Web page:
One of our system's most important tools for leveling the playing field and providing access to the courts is the class action. This device enables people who have been wronged in a similar way to join together to pursue relief in court. Even if the value of the case to each individual is small, the aggregation of the claims makes the case big enough for a lawyer to pursue it.
Over the past several years, we have had the privilege of representing whistleblowers who have successfully pursued False Claims Act cases against some of the largest pharmaceutical manufacturers in the world. Cases against Pfizer, GlaxoSmithKline, Abbott Labs, Amgen, and most recently Wyeth which was acquired by Pfizer, resulted in the companies returning over $7 billion to government healthcare payors.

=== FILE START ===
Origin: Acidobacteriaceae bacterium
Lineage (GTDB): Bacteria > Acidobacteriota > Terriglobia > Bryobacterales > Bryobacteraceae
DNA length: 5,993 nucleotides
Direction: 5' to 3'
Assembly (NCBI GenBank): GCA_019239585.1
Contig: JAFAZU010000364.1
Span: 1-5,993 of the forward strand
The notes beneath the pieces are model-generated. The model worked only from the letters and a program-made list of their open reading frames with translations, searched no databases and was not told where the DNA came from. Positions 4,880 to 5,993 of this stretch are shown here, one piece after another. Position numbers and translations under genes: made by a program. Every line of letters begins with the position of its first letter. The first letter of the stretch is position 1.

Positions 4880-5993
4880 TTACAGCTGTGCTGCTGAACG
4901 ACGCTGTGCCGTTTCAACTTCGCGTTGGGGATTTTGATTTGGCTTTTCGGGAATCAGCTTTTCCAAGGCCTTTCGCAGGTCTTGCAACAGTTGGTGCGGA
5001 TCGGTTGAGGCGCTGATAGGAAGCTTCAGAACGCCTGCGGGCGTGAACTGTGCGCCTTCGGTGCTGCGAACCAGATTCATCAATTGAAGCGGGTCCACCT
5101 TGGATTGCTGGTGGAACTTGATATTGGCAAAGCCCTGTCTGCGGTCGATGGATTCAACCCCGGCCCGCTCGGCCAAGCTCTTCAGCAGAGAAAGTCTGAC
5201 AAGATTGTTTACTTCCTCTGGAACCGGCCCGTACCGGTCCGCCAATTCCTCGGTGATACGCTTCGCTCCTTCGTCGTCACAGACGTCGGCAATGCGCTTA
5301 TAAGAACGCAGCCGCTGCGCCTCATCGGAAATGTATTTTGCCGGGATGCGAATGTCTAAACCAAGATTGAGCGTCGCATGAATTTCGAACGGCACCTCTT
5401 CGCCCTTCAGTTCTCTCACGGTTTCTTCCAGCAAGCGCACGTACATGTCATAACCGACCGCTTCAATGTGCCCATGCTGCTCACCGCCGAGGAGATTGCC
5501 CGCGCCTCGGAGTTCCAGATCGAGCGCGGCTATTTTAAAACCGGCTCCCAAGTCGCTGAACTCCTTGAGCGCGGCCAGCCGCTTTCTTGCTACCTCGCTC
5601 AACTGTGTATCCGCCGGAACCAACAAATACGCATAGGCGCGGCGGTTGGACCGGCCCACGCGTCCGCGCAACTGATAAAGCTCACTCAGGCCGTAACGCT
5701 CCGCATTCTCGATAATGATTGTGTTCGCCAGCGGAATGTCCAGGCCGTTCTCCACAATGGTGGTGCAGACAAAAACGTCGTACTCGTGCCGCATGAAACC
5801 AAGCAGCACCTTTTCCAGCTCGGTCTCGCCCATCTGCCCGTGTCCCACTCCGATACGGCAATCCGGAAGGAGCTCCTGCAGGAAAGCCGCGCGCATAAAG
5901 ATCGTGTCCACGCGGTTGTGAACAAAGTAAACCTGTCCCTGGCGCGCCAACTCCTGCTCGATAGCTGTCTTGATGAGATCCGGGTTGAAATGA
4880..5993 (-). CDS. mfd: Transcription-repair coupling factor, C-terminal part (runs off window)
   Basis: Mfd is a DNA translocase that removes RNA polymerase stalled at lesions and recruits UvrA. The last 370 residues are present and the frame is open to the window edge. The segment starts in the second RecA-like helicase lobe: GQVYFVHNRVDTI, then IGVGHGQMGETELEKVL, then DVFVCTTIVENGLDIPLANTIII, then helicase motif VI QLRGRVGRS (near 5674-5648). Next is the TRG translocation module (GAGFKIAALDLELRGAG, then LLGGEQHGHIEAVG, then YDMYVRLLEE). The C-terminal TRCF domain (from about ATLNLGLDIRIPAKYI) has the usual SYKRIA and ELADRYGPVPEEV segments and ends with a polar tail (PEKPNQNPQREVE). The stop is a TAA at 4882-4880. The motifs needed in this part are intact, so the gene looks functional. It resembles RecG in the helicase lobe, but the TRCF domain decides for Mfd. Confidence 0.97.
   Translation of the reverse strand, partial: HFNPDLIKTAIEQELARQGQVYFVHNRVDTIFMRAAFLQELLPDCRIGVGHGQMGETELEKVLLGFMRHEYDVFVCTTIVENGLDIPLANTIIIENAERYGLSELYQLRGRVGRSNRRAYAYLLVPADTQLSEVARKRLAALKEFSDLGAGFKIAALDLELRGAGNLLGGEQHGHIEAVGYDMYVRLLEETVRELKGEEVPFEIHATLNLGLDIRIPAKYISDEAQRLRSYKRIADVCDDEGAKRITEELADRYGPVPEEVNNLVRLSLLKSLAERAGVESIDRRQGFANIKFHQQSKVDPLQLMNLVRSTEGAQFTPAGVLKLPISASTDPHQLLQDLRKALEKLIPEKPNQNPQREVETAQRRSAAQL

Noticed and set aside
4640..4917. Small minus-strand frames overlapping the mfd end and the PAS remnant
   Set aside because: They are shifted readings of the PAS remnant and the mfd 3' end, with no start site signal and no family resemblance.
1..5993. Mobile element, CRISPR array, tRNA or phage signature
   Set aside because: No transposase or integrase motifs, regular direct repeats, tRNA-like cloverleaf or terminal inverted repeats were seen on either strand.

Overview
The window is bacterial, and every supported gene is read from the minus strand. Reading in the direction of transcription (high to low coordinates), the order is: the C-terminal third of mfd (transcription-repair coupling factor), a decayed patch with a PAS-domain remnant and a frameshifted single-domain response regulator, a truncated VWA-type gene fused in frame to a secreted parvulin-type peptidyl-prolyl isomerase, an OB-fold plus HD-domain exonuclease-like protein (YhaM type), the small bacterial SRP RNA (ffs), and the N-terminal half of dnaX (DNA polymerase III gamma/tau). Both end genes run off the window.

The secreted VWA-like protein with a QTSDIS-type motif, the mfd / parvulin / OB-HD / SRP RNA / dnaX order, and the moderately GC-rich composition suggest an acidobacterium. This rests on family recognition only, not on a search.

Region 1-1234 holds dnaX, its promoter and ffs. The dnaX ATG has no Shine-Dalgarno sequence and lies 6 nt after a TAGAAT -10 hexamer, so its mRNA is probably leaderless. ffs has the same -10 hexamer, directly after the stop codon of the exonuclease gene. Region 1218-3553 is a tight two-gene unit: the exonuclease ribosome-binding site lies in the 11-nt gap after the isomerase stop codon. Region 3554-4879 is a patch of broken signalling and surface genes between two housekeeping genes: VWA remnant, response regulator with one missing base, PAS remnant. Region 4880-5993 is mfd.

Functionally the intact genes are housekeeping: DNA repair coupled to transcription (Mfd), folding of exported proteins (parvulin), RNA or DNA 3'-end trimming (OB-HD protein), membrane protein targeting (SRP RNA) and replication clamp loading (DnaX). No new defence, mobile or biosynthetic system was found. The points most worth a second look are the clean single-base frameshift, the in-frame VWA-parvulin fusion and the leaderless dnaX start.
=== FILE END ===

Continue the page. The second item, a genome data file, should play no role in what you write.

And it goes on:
Viewed from the optics of the black letter law, these cases are about whether false or fraudulent statements cause the government to pay for drugs that doctors would not have otherwise prescribed. Yet, in human terms, these cases raise the question of whether corporate marketing goals are influencing medical decisions.
by Suzette M. Malveaux, Associate Dean for Academic Affairs and Professor of Law, Columbus School of Law, Catholic University of America